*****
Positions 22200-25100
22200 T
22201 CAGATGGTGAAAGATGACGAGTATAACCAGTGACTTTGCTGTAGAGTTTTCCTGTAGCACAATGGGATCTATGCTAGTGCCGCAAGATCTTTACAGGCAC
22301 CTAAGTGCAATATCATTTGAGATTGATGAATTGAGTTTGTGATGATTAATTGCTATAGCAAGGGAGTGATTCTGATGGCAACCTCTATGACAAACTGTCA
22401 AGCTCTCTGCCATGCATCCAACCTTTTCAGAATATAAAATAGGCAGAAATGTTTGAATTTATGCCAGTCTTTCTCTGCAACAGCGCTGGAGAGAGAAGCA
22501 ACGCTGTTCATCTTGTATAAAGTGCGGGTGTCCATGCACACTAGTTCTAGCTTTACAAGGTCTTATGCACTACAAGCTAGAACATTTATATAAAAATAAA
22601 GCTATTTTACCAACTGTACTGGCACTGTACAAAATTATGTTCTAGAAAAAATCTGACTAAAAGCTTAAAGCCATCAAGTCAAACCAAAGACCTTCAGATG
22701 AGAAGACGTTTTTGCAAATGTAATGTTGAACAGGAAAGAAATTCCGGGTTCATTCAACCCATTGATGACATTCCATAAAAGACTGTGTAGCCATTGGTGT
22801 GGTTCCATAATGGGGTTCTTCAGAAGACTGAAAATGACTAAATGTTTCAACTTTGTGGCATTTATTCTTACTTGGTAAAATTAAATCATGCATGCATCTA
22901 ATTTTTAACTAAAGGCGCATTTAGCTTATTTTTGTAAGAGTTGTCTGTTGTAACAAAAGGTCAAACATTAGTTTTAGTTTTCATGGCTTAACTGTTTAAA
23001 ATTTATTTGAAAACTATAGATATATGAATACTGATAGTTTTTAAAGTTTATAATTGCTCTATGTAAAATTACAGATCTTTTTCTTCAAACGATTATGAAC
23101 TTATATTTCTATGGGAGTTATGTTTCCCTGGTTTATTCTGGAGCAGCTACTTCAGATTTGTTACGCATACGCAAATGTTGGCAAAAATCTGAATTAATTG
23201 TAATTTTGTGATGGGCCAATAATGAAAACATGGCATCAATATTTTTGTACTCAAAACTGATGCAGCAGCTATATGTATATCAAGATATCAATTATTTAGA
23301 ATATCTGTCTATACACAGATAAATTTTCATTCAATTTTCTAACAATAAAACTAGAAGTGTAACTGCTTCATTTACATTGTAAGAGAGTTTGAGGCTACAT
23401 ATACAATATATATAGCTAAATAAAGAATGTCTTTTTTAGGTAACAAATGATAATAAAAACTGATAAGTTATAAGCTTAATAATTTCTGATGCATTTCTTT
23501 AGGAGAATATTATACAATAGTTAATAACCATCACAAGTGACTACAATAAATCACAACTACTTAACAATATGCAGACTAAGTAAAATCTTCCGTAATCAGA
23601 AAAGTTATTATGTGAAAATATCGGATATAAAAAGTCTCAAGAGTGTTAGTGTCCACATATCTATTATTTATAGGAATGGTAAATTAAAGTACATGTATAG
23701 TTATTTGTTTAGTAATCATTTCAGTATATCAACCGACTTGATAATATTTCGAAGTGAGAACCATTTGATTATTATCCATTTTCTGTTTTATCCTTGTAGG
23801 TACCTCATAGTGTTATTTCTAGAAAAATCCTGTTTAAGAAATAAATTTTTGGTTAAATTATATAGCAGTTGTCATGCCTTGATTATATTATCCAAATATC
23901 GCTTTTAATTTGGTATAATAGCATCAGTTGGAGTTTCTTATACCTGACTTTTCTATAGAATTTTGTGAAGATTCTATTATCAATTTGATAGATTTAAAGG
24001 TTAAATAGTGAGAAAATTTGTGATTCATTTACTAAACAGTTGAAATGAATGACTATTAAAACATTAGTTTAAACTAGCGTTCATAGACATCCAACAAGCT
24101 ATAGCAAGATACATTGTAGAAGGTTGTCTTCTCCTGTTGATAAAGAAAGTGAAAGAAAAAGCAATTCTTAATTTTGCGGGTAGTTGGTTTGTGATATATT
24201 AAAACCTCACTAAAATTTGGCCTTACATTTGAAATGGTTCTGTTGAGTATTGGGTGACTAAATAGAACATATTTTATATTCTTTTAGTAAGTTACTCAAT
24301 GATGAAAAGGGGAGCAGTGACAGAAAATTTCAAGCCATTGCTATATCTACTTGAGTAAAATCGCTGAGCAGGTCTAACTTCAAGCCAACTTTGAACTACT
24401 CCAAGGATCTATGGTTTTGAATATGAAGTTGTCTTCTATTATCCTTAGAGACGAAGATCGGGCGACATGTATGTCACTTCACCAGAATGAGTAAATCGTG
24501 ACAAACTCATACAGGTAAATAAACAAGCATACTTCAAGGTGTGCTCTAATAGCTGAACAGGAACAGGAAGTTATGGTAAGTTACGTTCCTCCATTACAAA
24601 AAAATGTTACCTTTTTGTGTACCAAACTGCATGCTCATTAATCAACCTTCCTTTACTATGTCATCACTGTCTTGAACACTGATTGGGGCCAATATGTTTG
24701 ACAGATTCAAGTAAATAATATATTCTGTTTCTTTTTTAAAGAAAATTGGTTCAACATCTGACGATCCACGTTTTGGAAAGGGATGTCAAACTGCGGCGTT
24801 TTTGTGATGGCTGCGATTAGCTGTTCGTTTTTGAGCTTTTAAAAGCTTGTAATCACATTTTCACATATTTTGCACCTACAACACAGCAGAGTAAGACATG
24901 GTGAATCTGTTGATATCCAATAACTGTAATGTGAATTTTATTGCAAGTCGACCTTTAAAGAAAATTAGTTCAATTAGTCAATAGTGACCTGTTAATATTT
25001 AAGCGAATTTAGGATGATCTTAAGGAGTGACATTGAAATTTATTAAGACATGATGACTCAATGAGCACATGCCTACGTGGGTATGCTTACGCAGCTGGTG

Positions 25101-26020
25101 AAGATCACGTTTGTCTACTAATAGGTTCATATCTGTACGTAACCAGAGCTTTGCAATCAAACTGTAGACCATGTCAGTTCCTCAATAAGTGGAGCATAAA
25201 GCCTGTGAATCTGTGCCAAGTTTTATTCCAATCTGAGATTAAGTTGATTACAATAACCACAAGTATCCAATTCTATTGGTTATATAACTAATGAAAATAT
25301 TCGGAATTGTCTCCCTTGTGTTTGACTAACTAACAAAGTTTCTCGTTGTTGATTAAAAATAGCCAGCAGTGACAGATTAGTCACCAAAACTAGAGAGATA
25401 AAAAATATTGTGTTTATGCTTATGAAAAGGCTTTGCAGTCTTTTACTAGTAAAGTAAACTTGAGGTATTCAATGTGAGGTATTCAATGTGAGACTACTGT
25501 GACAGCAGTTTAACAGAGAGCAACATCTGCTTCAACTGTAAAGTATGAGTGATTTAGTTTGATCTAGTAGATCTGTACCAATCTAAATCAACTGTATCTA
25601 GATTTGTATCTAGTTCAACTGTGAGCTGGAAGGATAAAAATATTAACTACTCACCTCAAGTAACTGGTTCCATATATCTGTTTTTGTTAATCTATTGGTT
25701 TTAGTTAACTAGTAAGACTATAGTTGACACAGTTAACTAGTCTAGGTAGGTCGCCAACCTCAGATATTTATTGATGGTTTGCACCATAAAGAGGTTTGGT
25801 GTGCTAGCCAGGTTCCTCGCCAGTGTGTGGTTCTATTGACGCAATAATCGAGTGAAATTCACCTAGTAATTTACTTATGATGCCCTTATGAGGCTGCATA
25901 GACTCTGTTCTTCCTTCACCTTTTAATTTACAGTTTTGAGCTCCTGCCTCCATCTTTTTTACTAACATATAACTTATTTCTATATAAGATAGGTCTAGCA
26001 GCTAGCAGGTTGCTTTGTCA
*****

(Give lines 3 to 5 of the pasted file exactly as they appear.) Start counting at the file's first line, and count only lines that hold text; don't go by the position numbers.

22201 CAGATGGTGAAAGATGACGAGTATAACCAGTGACTTTGCTGTAGAGTTTTCCTGTAGCACAATGGGATCTATGCTAGTGCCGCAAGATCTTTACAGGCAC
22301 CTAAGTGCAATATCATTTGAGATTGATGAATTGAGTTTGTGATGATTAATTGCTATAGCAAGGGAGTGATTCTGATGGCAACCTCTATGACAAACTGTCA
22401 AGCTCTCTGCCATGCATCCAACCTTTTCAGAATATAAAATAGGCAGAAATGTTTGAATTTATGCCAGTCTTTCTCTGCAACAGCGCTGGAGAGAGAAGCA